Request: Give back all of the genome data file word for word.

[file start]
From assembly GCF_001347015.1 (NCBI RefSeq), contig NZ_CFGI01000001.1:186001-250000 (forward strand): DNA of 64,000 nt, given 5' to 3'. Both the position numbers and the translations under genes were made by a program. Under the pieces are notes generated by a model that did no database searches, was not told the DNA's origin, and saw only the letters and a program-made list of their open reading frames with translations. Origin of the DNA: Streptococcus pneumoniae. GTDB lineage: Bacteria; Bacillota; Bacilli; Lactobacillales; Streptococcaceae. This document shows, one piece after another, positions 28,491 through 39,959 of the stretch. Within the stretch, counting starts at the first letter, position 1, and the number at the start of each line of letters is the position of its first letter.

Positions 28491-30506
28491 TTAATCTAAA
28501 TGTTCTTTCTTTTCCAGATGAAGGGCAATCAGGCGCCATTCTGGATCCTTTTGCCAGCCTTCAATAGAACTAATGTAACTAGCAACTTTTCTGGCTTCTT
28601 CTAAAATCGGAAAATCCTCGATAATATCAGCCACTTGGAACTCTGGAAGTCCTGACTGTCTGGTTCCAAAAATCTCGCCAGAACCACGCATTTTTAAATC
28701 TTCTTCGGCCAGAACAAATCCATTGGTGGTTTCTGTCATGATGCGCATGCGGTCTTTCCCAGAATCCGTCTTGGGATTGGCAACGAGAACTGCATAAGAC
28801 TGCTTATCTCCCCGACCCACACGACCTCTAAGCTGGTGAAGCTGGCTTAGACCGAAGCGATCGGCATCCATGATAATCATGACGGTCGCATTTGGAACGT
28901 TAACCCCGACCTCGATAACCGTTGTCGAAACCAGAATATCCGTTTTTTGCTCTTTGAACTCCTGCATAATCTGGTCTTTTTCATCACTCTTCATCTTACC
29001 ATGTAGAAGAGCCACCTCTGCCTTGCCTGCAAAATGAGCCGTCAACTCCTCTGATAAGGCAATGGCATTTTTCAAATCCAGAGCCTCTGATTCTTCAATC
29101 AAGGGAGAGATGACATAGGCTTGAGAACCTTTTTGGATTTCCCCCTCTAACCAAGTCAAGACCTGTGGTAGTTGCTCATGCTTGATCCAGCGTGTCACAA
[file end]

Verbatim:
From assembly GCF_001347015.1 (NCBI RefSeq), contig NZ_CFGI01000001.1:186001-250000 (forward strand): DNA of 64,000 nt, given 5' to 3'. Both the position numbers and the translations under genes were made by a program. Under the pieces are notes generated by a model that did no database searches, was not told the DNA's origin, and saw only the letters and a program-made list of their open reading frames with translations. Origin of the DNA: Streptococcus pneumoniae. GTDB lineage: Bacteria; Bacillota; Bacilli; Lactobacillales; Streptococcaceae. This document shows, one piece after another, positions 28,491 through 39,959 of the stretch. Within the stretch, counting starts at the first letter, position 1, and the number at the start of each line of letters is the position of its first letter.

Positions 28491-30506
28491 TTAATCTAAA
28501 TGTTCTTTCTTTTCCAGATGAAGGGCAATCAGGCGCCATTCTGGATCCTTTTGCCAGCCTTCAATAGAACTAATGTAACTAGCAACTTTTCTGGCTTCTT
28601 CTAAAATCGGAAAATCCTCGATAATATCAGCCACTTGGAACTCTGGAAGTCCTGACTGTCTGGTTCCAAAAATCTCGCCAGAACCACGCATTTTTAAATC
28701 TTCTTCGGCCAGAACAAATCCATTGGTGGTTTCTGTCATGATGCGCATGCGGTCTTTCCCAGAATCCGTCTTGGGATTGGCAACGAGAACTGCATAAGAC
28801 TGCTTATCTCCCCGACCCACACGACCTCTAAGCTGGTGAAGCTGGCTTAGACCGAAGCGATCGGCATCCATGATAATCATGACGGTCGCATTTGGAACGT
28901 TAACCCCGACCTCGATAACCGTTGTCGAAACCAGAATATCCGTTTTTTGCTCTTTGAACTCCTGCATAATCTGGTCTTTTTCATCACTCTTCATCTTACC
29001 ATGTAGAAGAGCCACCTCTGCCTTGCCTGCAAAATGAGCCGTCAACTCCTCTGATAAGGCAATGGCATTTTTCAAATCCAGAGCCTCTGATTCTTCAATC
29101 AAGGGAGAGATGACATAGGCTTGAGAACCTTTTTGGATTTCCCCCTCTAACCAAGTCAAGACCTGTGGTAGTTGCTCATGCTTGATCCAGCGTGTCACAA